TL;DR: There are some kinds of evidence in EP that I find persuasive, such as cross-species research.  Another defense of EP is that adaptationism is not so much an assumption of EP, as it is simply a good starting point.  If that is the case, then I should reject adaptive claims from EP until I'm sure that they've advanced beyond the starting point.

Holding hands

My new favorite webcomic is O Human Star (occasionally NSFW).  It's about a man who dies and goes to the future, where he must confront his gender identity issues in cyborg form.  Classic!

Anyway, these few panels made me nostalgic.

I remember back in middle school when my girlfriend wanted to hold hands with me.  Why?? I did not understand the appeal.  That's just something you do to be socially identifiable as a couple, right?  It didn't make sense at all.

Much later when I dated a guy for the first time, I was surprised that I actually wanted to hold hands with him.  Weeeeird!  Anyway, he refused, possibly because he was closeted.  I didn't realize quite how oppressive the taboo against men holding hands was until then.

Nowadays, my boyfriend and I hold hands all the time and generally engage in a lot of PDA.  Straight people are usually too embarrassed to say anything, but our gay friends occasionally complain.  Ha, like they can stop us!

Tuesday, December 4, 2012

Privilege as bias

Some months ago, there was a comment scuffle on my other blog.  One person, let's call them Alice, complains about transphobia and ablism in a particular forum.  Another person, let's call them Bob, says that the allegations are too vague.  Bob asks for a link and talks about recollection bias.  Alice responds angrily, and among other things accuses Bob of being part of a privileged group.  Bob asserts that this is ad hominem, and confesses dislike for the very idea of "privilege".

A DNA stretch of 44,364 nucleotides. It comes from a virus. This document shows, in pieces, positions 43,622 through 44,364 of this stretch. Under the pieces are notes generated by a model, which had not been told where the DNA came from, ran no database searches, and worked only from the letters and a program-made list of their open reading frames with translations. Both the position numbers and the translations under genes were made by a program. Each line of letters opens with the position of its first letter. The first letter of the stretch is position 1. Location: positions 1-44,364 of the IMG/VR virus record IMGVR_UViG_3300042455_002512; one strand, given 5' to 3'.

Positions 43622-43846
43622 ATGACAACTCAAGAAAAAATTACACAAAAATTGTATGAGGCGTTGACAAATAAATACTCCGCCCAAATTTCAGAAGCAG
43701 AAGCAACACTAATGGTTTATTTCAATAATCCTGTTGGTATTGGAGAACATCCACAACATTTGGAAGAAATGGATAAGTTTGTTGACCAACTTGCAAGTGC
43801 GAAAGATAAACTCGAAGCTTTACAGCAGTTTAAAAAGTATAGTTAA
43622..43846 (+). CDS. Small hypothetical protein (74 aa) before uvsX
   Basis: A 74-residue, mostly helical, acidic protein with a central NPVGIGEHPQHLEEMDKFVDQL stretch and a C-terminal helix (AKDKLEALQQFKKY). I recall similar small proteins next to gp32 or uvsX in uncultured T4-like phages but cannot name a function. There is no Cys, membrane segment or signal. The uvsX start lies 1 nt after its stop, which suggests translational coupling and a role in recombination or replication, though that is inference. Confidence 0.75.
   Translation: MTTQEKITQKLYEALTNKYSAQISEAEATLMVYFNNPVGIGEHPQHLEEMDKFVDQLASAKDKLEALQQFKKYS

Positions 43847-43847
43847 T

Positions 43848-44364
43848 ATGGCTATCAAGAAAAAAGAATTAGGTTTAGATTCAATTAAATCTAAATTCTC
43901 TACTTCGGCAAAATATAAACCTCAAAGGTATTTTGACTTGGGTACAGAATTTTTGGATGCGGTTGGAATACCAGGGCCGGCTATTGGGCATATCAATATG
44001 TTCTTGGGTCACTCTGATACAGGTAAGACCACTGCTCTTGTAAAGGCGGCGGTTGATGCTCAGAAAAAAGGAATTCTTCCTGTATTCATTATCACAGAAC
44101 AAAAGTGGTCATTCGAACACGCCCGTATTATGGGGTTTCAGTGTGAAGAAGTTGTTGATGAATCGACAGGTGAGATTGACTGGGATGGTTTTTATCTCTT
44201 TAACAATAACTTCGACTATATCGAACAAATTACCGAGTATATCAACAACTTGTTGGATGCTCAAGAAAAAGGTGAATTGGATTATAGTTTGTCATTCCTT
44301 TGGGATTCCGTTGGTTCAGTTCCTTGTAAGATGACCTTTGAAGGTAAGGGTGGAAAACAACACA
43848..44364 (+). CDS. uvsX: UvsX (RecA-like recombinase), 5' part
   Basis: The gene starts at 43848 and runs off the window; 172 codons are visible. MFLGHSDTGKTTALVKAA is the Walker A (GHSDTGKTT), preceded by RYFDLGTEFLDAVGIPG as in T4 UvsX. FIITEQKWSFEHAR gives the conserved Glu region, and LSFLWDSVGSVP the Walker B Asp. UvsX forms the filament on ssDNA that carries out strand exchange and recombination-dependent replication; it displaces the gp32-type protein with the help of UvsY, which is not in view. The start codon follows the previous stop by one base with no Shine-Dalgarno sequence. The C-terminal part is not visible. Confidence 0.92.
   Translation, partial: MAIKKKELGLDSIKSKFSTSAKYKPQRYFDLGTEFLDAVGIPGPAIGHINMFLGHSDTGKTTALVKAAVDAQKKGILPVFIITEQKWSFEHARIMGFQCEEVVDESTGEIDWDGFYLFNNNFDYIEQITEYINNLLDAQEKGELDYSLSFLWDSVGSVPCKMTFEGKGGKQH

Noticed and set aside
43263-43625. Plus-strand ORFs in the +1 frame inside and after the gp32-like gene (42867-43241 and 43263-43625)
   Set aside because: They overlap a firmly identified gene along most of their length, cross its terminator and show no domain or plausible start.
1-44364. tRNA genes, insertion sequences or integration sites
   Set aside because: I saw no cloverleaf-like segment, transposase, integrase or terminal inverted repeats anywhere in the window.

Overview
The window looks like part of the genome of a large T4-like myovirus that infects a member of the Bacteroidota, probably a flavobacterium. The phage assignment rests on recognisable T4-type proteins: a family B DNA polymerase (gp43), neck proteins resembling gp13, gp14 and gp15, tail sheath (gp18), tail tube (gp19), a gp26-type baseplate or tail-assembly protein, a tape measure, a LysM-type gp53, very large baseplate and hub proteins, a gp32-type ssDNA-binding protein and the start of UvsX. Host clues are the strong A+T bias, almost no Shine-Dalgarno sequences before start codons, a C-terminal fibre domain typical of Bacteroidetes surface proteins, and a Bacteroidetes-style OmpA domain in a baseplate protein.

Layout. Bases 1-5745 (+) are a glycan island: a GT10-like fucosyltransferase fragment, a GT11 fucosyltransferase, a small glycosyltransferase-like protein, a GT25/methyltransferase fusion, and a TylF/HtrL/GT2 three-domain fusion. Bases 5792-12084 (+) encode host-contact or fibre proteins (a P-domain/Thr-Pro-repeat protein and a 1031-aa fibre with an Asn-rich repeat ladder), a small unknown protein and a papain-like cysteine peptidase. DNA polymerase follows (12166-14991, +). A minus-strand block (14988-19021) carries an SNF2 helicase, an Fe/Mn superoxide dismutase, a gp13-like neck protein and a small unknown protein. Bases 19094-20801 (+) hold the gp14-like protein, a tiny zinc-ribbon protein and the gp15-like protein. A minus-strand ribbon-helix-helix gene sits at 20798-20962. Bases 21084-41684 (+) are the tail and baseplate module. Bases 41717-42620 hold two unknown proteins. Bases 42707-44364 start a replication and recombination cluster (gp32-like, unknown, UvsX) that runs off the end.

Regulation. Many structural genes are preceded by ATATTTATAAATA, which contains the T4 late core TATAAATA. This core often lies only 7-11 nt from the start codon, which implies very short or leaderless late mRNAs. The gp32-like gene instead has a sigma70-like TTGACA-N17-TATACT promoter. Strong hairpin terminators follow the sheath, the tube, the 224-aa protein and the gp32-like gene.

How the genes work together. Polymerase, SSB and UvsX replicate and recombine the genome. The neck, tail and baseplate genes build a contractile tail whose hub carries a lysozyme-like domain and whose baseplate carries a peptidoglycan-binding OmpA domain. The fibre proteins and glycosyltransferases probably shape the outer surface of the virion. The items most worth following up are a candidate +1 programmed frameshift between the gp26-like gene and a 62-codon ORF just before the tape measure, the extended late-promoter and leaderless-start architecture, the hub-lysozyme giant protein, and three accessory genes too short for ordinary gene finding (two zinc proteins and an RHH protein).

Bob is likely not alone in this perception, that the main function of "privilege" is to discount people's opinions based on who they are.  When a privileged person says something an underprivileged person doesn't like, they can claim that the privileged person's opinion comes from privilege, and should therefore be discounted.  This allows you to reject other people's views independently of their content, and thus it cannot help you achieve a greater approximation of truth.